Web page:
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Rethinking Technology To Protect It
A new Code war
The statistics on hacking shows that little progress is being made on combating this escalating virtual epidemic. Most major companies and government entities seem to be either in denial or in a state of confusion when it comes to battling the increasingly adapt forces behind the attacks.
If this were a physical battle it could be described like this:
The enemy makes it through our outer defenses with ease and once they enter our compound we find ourselves shooting at shadows. Frequently, the enemy captures our command and control information by using weaponized utilities, making it more difficult to eradicate the combatants who are freely traversing our infrastructure and gaining access to defense protocols. Casualties are massive and the onslaught is continuous. When we manage to lock down inner security and clean out the infiltrators, we discovery new attack zones. The perpetuating attacks are made worse by the fact that the stolen intelligence from previous attacks is used to guide the attackers.
If this were a physical battle our response would be more measurable and certainly more aggressive.
How much will it cost vs what will it take
I have consulted with companies on technical projects and one constant that I've discovered is that most are not willing to budget enough funds for the results they expect. They want to be fully immersed in technology by only sticking their toes in the water. This is one of the problems with building up proactive and preemptive defenses against this clear and present threat. Another issue is the inability or unwillingness of those responsible for making the decisions, on the course we should take, not equating computer code wars with physical ones.
So far the responses are reactionary and most often are made after the attackers have gained access and setup housekeeping for several days inside data centers and servers.
Strides are being made in cryptology but with advancing technology of GPU's and FPGA's the race is being won with the swiftest processors. Code is at the center of every attacker's scheme and it is at the root of any obfuscating defense. The question is should our defenses be focused on what to do once the attacker is trying to kick in the front door or perhaps once they have gained access to our Dojo? Or should our efforts be focused on keeping our foes away from ground zero?
Standing toe-to-toe with these guys doesn't seem to be working. There is technology that can keep the hackers out of our neighborhood and takes the fight to their front door. The large corporations and government bureaucrats are too busy stacking BBs with boxing gloves and watching the bottom line to realize the futility of continuing on the present course.
Changing how we think about technology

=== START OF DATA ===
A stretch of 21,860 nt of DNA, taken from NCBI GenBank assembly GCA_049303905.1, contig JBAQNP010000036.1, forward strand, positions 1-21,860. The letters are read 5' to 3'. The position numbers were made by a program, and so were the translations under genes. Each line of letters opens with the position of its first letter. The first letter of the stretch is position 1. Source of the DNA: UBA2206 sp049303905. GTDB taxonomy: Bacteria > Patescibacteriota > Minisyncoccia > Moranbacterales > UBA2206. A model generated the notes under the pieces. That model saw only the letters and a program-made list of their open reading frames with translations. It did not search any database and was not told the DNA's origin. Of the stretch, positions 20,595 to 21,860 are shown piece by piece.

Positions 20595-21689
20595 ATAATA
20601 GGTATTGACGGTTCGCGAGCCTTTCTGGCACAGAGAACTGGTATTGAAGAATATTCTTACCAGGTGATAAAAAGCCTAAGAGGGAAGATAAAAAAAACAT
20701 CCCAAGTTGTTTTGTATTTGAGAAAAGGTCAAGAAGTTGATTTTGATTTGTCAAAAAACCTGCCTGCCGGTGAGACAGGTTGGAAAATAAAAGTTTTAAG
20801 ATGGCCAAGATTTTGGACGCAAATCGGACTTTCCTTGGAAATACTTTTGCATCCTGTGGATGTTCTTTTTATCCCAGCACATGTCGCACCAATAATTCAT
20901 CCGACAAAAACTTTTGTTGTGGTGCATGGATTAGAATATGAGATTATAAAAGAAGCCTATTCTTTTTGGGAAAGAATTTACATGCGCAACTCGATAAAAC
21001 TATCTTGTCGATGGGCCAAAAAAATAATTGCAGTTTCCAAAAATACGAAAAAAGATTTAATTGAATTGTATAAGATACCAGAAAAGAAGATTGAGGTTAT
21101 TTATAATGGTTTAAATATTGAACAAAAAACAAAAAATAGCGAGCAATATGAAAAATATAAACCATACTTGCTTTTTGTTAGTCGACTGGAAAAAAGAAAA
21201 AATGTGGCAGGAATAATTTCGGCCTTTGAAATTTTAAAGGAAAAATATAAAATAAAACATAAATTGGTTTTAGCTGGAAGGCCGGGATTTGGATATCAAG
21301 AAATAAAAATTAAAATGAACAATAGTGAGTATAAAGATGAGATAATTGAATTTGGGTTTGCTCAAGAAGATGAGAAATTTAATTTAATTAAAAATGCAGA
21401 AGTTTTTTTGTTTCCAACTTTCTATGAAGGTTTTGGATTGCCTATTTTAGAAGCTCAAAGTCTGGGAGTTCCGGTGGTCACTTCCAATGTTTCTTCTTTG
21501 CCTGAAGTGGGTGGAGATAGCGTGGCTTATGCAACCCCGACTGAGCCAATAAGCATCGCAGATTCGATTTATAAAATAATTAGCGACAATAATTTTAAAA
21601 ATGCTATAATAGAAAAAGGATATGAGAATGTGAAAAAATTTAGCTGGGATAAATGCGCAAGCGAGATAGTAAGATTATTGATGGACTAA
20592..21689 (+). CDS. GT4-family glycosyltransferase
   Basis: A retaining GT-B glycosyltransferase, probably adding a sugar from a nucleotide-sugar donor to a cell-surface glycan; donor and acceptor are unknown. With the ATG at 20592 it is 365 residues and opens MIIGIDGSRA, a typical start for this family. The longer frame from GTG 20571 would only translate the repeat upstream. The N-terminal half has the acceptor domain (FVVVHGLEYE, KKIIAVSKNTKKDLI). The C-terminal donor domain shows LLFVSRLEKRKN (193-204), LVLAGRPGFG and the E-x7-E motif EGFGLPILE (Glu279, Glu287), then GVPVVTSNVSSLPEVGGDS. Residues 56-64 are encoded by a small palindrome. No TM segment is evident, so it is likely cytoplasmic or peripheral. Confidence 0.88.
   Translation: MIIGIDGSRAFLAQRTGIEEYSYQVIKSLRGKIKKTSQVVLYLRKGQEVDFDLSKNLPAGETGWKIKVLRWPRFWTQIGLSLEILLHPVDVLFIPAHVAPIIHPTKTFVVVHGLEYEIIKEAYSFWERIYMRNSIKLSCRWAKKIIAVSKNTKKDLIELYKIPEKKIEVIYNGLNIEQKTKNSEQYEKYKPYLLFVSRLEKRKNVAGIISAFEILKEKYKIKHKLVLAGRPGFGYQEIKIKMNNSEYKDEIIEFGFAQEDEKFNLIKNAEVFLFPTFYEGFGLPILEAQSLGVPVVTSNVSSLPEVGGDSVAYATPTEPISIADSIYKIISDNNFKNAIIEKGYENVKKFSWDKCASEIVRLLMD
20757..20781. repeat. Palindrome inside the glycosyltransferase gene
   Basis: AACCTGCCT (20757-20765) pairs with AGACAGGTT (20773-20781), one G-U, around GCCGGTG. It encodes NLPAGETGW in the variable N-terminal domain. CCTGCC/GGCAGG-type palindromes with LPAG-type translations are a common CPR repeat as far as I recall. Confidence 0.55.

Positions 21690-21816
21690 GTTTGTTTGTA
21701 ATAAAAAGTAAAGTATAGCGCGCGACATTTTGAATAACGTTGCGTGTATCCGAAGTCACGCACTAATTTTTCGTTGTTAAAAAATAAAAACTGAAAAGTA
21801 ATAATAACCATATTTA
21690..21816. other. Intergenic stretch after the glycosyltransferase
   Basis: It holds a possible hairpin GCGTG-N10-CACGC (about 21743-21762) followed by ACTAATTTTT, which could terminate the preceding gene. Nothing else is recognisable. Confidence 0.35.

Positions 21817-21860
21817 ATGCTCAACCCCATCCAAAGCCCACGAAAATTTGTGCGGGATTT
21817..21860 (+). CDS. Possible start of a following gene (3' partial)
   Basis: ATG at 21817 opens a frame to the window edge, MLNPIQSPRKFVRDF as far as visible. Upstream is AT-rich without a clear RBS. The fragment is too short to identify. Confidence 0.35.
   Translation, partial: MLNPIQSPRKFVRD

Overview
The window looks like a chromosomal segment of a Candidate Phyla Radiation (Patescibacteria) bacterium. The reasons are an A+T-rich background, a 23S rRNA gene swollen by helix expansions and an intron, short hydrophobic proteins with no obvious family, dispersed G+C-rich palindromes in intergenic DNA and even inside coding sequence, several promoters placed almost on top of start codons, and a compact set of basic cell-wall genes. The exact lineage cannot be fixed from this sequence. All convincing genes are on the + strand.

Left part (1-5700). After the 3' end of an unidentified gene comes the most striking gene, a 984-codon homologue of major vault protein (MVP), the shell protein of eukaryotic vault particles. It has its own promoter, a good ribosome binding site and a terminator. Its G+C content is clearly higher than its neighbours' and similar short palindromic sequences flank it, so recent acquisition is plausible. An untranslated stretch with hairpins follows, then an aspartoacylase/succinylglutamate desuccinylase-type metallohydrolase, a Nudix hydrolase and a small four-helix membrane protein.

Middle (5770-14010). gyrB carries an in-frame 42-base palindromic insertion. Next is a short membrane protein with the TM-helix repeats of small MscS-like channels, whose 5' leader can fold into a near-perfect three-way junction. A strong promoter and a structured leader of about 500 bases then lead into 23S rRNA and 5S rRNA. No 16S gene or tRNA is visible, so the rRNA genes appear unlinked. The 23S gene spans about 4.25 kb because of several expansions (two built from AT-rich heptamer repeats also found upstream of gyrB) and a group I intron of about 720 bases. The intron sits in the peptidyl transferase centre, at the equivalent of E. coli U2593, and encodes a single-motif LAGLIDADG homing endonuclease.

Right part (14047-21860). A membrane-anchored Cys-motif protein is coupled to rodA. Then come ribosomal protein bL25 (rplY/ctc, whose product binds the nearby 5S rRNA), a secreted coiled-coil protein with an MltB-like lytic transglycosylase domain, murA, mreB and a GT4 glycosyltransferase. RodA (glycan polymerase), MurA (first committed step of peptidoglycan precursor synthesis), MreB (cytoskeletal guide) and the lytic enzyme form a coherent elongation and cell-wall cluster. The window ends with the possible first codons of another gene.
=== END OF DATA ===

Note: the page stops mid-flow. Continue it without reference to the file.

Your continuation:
Until our mindset on technology changes we will not be able to withstand the escalating barrage of attacks that we are witnessing. While ADA, JAVA, PHP, C++, VB, and other coding elements, will be a part, or maybe their replacement, they will not be the only solution. We need to stand technology, as we now know it, on its head and rethink our approach to advancing the current level of technology.
Technology controls the world; from economies, to national defense. Technology is now an integral part of every aspect of our life and at the core of this technology is the code that directs, monitors, operates, and defends, the myriad of devices and equipment that are used every day.
The persons who control this code controls technology and can bring it and the world that depends on it to an abrupt halt with the tap of a finger.
Advancement in technology should be viewed with the same preciseness that is used with troop movement. Before we advance we need confident information on what lies ahead, what is on our flank, what is behind us, and what the impact will be. Simply going forward should not be an option. It may be the next technological breakthrough that allows our current defenses to be penetrated.
Focus on the result not the means to that result, for the means will always change
When the Web first started growing it was advertising that spurred its growth. The methods used were PPC and other click based tracking allowing site owners to make revenue from traffic to their site that resulted in AD clicks. As technology changed and evolved the advertisers realized the opportunity for click fraud and link exchanges blurred the results. This gave rise to distorted AD campaign results and lost revenue.
Currently there is a move away from click advertising and more precise methods are being introduced to combat the problems inherit in tracking results by AD clicks.
What if this could have been foreseen and instead AD technology took a different path? The countless fraud clicks, email campaigns to enlist clicks, and a host of other internet issues related to this activity, could have been eliminated. A majority of spam is connected to the way in which technology has governed advertising on the Web.
General Patton once said; "An incessant change of means to attain unalterable ends is always going on; we must take care not to let these sundry means undo eminence in the perspective of our minds; for, since the beginning, there has been an unending cycle of them, and for each its advocates have claimed adoption as the sole solution of successful war." What he was saying is that there may be many paths advocated to attain a desired result, but we must not let these deter us from the result we are seeking.
Managing technology advances to plot a course that better defends our current and future technology should be a priority.
by Jim Atkins 'thedosmann'